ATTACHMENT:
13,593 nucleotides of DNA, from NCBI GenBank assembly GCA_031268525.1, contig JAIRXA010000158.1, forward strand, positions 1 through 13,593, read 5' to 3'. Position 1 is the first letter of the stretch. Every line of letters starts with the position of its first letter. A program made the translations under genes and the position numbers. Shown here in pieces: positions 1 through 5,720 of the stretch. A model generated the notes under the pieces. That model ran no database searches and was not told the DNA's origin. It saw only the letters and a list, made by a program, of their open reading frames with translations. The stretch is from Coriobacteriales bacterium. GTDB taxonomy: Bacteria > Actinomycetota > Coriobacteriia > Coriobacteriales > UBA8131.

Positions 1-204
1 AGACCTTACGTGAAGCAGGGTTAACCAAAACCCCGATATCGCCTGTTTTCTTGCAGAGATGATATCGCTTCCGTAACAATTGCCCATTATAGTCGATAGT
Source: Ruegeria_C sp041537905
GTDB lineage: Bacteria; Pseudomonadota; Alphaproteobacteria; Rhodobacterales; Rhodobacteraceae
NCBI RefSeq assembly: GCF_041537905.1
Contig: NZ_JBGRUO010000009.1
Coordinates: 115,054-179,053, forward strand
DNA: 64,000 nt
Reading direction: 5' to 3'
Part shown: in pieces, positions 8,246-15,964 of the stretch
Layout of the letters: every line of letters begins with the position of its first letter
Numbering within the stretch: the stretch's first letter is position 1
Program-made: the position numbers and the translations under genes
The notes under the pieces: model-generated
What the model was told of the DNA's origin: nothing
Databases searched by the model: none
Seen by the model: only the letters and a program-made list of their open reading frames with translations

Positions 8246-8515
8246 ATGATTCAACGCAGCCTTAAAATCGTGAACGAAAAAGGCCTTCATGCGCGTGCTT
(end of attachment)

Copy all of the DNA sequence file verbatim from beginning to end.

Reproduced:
13,593 nucleotides of DNA, from NCBI GenBank assembly GCA_031268525.1, contig JAIRXA010000158.1, forward strand, positions 1 through 13,593, read 5' to 3'. Position 1 is the first letter of the stretch. Every line of letters starts with the position of its first letter. A program made the translations under genes and the position numbers. Shown here in pieces: positions 1 through 5,720 of the stretch. A model generated the notes under the pieces. That model ran no database searches and was not told the DNA's origin. It saw only the letters and a list, made by a program, of their open reading frames with translations. The stretch is from Coriobacteriales bacterium. GTDB taxonomy: Bacteria > Actinomycetota > Coriobacteriia > Coriobacteriales > UBA8131.

Positions 1-204
1 AGACCTTACGTGAAGCAGGGTTAACCAAAACCCCGATATCGCCTGTTTTCTTGCAGAGATGATATCGCTTCCGTAACAATTGCCCATTATAGTCGATAGT
Source: Ruegeria_C sp041537905
GTDB lineage: Bacteria; Pseudomonadota; Alphaproteobacteria; Rhodobacterales; Rhodobacteraceae
NCBI RefSeq assembly: GCF_041537905.1
Contig: NZ_JBGRUO010000009.1
Coordinates: 115,054-179,053, forward strand
DNA: 64,000 nt
Reading direction: 5' to 3'
Part shown: in pieces, positions 8,246-15,964 of the stretch
Layout of the letters: every line of letters begins with the position of its first letter
Numbering within the stretch: the stretch's first letter is position 1
Program-made: the position numbers and the translations under genes
The notes under the pieces: model-generated
What the model was told of the DNA's origin: nothing
Databases searched by the model: none
Seen by the model: only the letters and a program-made list of their open reading frames with translations

Positions 8246-8515
8246 ATGATTCAACGCAGCCTTAAAATCGTGAACGAAAAAGGCCTTCATGCGCGTGCTT